, Volume 33, Issue 3, pp 527–535 | Cite as

Germination Responses of the Invasive Triadica sebifera and Two Co-occurring Native Woody Species to Elevated Salinity Across a Gulf Coast Transition Ecosystem

  • Shishir PaudelEmail author
  • Loretta L. Battaglia


With sea level rise, coastal ecosystems farther inland are expected to experience extended duration of inundation and elevated salinity. However, the effects of elevated salinity on initial recruitment of native and invasive woody species in coastal ecosystems are poorly understood. We assessed effects of elevated salinity across a range of soil types on germination of the invasive Triadica sebifera and two natives, Baccharis halimifolia and Morella cerifera, using growth chamber and greenhouse experiments. In both studies, germination was compared across four salinity levels (0, 10, 20, and 30 g/l). In the greenhouse, percent germination of these species was also compared across soils spanning the five dominant vegetation zones that define a typical coastal transition ecosystem in coastal Mississippi, USA. Final percent germination of all species decreased with increased salinities in both experiments. In the greenhouse, germination of all species was reduced in soils from the most seaward vegetation zones. Overall, there were species-specific germination responses to salinity treatments and soil types. Of the three species, B. halimifolia was least sensitive to increasing salinity. Germination of the invasive Triadica sebifera did not differ across salinity levels in inland soils, displaying plasticity of germination traits. This plasticity may increase the likelihood of successful germination under some degree of salinity stress, and thereby contribute to the inland spread of T. sebifera along coastal transition ecosystems.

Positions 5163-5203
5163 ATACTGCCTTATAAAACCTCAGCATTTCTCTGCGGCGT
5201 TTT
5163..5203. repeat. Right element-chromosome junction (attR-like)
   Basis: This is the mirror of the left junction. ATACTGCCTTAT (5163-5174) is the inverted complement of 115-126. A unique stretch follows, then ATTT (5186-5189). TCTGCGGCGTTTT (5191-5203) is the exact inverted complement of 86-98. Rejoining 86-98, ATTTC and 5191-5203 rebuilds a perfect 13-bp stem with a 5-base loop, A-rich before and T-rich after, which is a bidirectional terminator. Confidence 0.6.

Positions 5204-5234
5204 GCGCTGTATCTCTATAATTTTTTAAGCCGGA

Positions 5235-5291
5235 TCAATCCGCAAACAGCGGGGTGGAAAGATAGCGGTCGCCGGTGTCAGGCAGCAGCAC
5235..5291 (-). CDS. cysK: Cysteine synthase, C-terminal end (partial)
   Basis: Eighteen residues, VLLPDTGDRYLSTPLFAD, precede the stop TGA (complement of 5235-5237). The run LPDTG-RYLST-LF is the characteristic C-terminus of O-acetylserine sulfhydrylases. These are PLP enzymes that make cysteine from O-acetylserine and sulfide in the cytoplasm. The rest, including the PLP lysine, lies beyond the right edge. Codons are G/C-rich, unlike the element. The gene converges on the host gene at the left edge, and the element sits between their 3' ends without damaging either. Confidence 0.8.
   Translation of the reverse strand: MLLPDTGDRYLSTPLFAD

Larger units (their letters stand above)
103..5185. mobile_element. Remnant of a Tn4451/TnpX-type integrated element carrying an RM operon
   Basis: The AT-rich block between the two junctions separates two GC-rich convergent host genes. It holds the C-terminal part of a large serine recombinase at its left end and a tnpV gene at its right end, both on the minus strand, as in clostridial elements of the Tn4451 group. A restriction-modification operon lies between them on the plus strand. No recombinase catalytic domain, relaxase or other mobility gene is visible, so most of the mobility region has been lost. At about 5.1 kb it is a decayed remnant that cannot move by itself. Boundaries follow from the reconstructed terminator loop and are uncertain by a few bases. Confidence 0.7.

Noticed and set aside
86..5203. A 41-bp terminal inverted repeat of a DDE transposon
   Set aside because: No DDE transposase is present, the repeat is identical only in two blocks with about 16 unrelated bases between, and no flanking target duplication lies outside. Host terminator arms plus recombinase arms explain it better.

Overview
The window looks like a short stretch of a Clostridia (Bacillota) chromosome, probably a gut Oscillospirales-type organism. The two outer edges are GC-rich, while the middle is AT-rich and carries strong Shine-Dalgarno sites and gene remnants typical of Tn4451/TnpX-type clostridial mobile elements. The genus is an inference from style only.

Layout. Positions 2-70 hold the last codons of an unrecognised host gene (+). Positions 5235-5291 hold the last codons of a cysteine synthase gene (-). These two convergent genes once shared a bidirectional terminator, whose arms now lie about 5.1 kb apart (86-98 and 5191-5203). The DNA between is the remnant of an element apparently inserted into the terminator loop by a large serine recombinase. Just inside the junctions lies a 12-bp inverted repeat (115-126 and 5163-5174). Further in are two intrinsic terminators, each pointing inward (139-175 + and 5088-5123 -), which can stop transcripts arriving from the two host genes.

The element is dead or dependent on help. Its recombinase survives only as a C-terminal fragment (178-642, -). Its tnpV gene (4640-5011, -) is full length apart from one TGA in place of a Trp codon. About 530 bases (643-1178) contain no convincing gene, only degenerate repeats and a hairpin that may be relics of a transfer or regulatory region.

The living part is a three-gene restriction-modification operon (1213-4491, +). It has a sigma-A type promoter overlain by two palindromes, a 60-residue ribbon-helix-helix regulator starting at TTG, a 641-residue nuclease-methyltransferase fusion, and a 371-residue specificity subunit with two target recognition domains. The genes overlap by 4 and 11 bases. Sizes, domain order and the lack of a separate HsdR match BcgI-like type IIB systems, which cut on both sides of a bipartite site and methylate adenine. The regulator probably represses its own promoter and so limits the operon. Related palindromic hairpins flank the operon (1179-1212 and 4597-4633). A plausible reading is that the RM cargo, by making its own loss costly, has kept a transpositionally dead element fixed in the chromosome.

Global Climate Change Coastal Ecosystems Invasion Sea Level Rise Saltwater Intrusion Soils 



We thank Jerrod Looft and Hannah Kalk for their assistance in the field and greenhouse, Dr. J. Groninger and Dr. D.R. Tindall for providing pots and access to the growth chamber, respectively, and the staff of the Plant Biology greenhouse at Southern Illinois University Carbondale for assistance with the greenhouse experiment. We also thank GBNERR and Dr. M.S. Woodrey for logistical support at the reserve. We are grateful to Dr. David Gibson, Dr. John Groninger, all members of the Battaglia lab, the Associate Editor, and three anonymous reviewers for their insightful suggestions and helpful criticisms of an earlier version of the manuscript.


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Copyright information

© Society of Wetland Scientists 2013

Authors and Affiliations

  1. 1.Department of Plant Biology, Center for EcologySouthern Illinois University CarbondaleCarbondaleUSA

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